When pharmacists are empowered to own medication management – that is, their clinical expertise – practices benefit from:

  • Better educated patients. From advising about potential interactions like how drinking pineapple juice increases the concentration of certain medications in the bloodstream, to explaining why it’s important to complete a course of antibiotics even when feeling better, pharmacists communicate the knowledge critical to patients experiencing…
  • Fewer adverse medical events. Understanding how, why, and when to take medications increases the likelihood that patients will take their medications as prescribed, maximizing the impact of those medications on patient health, leading to…
  • Decreased costs. The healthier patients are overall, the less likely they are to get sick, develop comorbidities, and be hospitalized. The result? Fewer patient dollars spent on out-of-pocket costs like copays and deductibles. 

The upshot? Increased revenue for your practice as a direct reflection of improved patient outcomes. Next, let’s take a look at what it means for those outcomes to improve patient satisfaction.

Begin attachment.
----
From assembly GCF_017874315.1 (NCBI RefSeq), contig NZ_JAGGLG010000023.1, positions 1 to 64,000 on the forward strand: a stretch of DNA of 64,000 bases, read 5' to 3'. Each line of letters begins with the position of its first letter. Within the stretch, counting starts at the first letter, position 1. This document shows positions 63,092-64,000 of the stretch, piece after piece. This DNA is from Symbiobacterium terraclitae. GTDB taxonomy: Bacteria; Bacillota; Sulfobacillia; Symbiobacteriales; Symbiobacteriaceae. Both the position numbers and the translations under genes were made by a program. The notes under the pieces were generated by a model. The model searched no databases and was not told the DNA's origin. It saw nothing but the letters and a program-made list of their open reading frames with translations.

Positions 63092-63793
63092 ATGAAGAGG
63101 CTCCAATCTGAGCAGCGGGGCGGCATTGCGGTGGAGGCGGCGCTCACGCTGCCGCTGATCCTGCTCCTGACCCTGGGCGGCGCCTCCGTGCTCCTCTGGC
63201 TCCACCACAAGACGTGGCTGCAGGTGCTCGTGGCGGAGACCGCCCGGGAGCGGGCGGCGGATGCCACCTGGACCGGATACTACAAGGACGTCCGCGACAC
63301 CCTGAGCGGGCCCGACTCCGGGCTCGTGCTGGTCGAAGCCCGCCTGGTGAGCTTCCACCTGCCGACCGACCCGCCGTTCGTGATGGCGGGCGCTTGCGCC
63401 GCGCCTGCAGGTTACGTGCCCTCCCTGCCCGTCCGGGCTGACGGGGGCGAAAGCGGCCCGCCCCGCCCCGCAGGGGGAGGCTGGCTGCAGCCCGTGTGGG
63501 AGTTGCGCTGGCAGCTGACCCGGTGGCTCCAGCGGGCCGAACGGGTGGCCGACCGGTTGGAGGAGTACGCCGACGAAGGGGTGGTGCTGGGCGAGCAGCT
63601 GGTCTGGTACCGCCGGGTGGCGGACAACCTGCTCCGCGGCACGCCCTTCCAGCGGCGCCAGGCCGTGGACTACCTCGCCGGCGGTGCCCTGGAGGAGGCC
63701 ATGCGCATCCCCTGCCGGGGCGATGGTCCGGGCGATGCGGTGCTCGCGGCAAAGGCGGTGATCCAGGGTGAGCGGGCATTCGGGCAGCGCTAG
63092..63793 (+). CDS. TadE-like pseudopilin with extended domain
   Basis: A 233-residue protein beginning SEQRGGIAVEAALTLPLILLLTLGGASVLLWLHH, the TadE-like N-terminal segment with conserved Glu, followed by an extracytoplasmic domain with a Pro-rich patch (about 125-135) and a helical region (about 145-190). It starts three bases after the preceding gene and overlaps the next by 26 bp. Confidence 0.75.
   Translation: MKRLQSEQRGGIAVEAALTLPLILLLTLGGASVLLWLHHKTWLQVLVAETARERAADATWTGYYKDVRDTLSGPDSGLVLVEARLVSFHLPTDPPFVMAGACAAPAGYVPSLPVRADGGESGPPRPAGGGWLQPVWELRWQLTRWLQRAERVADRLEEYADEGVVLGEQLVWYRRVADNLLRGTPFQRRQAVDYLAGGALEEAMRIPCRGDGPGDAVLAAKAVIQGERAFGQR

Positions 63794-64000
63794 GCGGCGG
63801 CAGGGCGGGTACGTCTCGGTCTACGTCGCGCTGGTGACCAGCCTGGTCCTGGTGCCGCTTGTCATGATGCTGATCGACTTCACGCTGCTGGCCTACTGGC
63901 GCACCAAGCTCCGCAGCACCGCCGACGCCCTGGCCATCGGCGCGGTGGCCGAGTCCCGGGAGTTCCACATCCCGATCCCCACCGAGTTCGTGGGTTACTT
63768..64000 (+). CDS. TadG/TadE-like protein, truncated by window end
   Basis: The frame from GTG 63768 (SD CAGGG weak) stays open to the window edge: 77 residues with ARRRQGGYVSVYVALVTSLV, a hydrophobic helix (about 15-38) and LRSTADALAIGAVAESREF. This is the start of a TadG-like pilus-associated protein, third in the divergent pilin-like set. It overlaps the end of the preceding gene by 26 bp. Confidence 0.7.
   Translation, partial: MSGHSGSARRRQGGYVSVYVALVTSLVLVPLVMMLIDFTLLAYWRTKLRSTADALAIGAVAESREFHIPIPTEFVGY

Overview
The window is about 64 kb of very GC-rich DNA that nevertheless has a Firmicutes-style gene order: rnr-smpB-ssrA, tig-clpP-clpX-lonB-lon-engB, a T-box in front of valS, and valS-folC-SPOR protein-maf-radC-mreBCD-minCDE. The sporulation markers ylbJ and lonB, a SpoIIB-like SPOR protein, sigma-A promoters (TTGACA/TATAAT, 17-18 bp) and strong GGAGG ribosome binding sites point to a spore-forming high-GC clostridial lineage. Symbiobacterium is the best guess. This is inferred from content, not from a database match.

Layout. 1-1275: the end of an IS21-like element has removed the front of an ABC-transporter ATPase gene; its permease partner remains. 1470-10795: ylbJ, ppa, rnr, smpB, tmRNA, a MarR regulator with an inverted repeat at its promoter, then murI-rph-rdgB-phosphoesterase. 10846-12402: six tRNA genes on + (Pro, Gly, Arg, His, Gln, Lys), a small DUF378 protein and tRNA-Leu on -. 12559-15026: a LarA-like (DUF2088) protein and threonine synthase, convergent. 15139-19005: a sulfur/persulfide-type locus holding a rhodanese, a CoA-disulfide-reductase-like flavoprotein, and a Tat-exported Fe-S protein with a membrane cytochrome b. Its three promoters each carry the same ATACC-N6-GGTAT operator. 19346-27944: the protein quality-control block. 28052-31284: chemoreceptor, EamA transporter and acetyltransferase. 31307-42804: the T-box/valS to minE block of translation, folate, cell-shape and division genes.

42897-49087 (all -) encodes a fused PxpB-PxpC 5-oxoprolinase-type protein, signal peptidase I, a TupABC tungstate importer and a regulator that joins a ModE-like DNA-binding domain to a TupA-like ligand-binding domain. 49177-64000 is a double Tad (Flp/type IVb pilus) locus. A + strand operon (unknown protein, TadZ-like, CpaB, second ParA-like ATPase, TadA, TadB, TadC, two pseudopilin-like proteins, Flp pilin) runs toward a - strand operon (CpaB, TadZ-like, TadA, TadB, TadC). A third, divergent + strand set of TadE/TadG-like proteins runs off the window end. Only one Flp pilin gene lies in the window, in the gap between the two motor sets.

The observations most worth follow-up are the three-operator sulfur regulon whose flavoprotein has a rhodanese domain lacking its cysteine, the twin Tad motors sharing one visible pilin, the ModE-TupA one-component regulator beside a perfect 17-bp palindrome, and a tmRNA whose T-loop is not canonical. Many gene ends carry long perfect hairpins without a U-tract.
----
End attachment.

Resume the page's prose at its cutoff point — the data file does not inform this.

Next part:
Personalized Care Improves Patient Satisfaction

In the old fee-for-service, volume-based model of healthcare, patient satisfaction was an afterthought. Sure, having happier patients has always been good – but it was, at best, a tertiary benefit. There were simply too many patients, and too little time, to make truly personalized care a priority. 

But in 2023, that can no longer be the case. First, delivering personalized care is the human – the right, the empathetic – thing to do. Second, happier patients are healthier patients. And third: let’s say 2023 is the Year of Patient Experience. 

That is, this year is when patient experience becomes a quadruple rated quality measure.